The summer heat didn't seem to matter to suntanned barkers outside the souvenir shops when we arrived in Tarpon Springs. As we walked along the sidewalk, they didn't waste time persuading us to try Greek lunch specials, buy sponge products, visit museums, and get on dolphin boat tours. Every single offer sounded tempting, and we had the whole day to try just about everything.

Diver Helmet - Spherical Image - RICOH THETA

Sponge-O-Rama Museum

The very first place we visited was Sponge-O-Rama's Museum along Dodecanese Ave. Inside, we found paper mache dioramas depicting the life of the early settlers of Tarpon Springs. As one of the very first attractions that visitors encounter along the avenue, it makes a great starting point to learn Tarpon Spring's early history.

Sponge-O-Rama Museum - Spherical Image - RICOH THETA

Tarpon Springs' History

Attracted by the area's demand for fishermen and sponge divers, Greek immigrants began to settle in Tarpon Springs in the 1880s. Greek fishermen with a lot of experience sponge diving in the Aegean Sea were particularly invaluable to the city's thriving sponge industry. Today, Tarpon Springs is considered to have the highest percentage of Greek-Americans in any city in the United States, and its unique culture and traditions are still proudly celebrated.

Sponge on the dock - Spherical Image - RICOH THETA

Tarpon Springs caters mainly to tourists nowadays, but it remains home to many locals who, like their predecessors, still work as fishermen and sponge divers. For more than a century, the sponge industry has and still continues to contribute to Tarpon Spring's economy.

Sponge Diving

Among of area's main attractions is sponge diving--an extremely dangerous method of collecting sponge in some of the deepest parts of the Gulf of Mexico. Since sponge is found as deep as 150 feet on the ocean floor, cultivating them used to require divers to wear cumbersome brass helmets and thick diving suits. Although they now use modern diving equipment, the traditional diving suit and helmet have nonetheless become emblems in the sponge diving community especially in Tarpon Springs.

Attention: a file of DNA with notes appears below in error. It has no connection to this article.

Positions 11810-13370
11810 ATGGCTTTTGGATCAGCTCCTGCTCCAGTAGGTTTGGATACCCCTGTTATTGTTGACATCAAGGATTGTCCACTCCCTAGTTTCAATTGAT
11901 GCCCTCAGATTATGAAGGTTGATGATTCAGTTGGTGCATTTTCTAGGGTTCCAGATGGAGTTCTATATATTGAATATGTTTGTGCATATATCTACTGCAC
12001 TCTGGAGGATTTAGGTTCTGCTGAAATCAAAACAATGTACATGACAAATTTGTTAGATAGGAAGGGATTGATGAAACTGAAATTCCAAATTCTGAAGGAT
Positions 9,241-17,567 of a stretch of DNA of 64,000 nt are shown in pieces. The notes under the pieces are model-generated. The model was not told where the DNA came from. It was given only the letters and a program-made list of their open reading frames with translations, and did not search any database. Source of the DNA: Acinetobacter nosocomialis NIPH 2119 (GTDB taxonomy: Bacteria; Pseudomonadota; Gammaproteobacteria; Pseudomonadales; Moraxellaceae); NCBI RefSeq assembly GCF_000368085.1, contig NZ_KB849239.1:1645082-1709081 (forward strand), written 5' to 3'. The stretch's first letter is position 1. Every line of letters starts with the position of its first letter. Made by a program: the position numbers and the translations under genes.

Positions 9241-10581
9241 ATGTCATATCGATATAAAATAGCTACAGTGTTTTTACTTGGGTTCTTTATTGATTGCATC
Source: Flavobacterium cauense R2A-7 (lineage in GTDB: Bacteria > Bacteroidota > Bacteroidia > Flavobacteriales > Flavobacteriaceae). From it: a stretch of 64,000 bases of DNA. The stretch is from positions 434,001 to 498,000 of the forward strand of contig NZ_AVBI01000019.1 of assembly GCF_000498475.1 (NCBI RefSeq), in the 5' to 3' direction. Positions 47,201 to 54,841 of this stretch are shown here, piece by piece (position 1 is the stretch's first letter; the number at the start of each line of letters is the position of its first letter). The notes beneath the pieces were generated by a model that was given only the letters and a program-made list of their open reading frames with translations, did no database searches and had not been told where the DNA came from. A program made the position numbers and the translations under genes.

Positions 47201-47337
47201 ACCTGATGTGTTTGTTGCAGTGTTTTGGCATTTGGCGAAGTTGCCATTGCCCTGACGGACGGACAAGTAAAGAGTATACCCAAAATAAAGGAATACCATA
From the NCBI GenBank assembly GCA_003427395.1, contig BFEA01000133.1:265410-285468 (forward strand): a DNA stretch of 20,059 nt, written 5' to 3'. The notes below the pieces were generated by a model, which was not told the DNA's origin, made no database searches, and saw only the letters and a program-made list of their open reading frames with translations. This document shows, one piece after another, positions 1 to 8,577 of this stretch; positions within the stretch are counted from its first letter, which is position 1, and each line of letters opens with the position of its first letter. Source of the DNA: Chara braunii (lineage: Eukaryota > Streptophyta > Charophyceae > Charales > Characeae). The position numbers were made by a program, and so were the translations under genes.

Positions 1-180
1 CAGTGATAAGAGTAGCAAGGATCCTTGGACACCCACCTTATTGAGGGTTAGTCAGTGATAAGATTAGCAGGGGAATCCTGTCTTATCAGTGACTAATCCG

Diver Statue - Spherical Image - RICOH THETA

Mediterranean Vibes

Walking in front of heritage buildings sometimes felt like we were in a real Mediterranean town.The place has everything to make you feel like you are in Greece: Greek flags on lamp posts, locals in the streets speaking Greek, folk music pouring out of small souvenir shops, and of course a large selection of restaurants serving authentic Greek cuisine--such as the well-renowned Hellas Restaurant. We're not exactly adventurous when it comes to food, but tasting Hella's delicious beef-lamb gyros was quite a gastronomic experience, to say the least.

Gyros - Spherical Image - RICOH THETA

Tarpon Springs Aquarium

After our short Sponge-O-Rama's Museum visit, we went to Tarpon Springs Aquarium and had the opportunity to watch sharks being fed by a scuba diver inside a giant glass tank. The place is small but perfect for experiencing intimate animal encounters. Apart from viewing sharks, groupers, eels and other aquatic animals up close, we saw turtles, lobsters, alligators, snakes, and even got to pet stingrays.

Aquarium - Spherical Image - RICOH THETA

The aquarium is also home to several captive Tarpon, the fish responsible for the city's namesake. Some say that the city became known as Tarpon Springs after the early residents in the city saw Tarpon jumping out of the water. The aquarium has been entertaining and educating visitors since 1991, Unfortunately, the aquarium's lease is up in December 2016, and it is relying on donations to relocate to a nearby site.

Boat Dock - Spherical Image - RICOH THETA

Preserved Identity 

After our visit to the aquarium, we strolled up and down the avenue to look for new things to do. But the heat was so intense that day that at some point, we gave up walking and just sat on a bench under a tree overlooking the sponge dock. We spent the rest of our time enjoying the sea breeze, watching the boats swaying gently back and forth on the water, and observing the workers silently packing sponges into big nets. Despite all the changes tourism has made to Tarpon Springs, the place still proudly maintains its identity, and the people that live there are very pleased about it.

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